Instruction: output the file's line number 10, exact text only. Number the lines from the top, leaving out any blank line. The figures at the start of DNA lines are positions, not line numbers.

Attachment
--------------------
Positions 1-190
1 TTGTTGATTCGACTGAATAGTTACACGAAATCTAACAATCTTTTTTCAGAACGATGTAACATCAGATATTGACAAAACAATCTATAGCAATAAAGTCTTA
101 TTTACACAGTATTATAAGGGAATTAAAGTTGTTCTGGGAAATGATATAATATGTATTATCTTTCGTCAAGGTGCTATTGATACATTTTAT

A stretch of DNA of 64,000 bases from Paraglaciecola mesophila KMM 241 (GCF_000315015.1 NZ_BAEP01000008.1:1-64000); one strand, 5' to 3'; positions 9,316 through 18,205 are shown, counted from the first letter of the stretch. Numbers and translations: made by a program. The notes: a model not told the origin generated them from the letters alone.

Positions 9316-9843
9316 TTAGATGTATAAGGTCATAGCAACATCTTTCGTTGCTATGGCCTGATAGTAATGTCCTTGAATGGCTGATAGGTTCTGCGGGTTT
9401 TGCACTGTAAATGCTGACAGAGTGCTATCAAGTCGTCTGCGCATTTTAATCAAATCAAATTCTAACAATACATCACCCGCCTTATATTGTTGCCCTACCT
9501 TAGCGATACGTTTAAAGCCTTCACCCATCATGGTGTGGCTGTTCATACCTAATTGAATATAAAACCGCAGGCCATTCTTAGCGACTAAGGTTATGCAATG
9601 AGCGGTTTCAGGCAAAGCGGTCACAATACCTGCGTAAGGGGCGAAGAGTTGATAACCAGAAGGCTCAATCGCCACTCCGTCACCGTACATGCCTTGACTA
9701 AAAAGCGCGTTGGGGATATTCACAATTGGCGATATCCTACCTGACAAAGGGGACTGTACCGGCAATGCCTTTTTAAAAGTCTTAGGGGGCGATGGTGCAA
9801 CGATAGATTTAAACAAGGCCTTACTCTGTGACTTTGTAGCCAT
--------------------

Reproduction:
9701 AAAAGCGCGTTGGGGATATTCACAATTGGCGATATCCTACCTGACAAAGGGGACTGTACCGGCAATGCCTTTTTAAAAGTCTTAGGGGGCGATGGTGCAA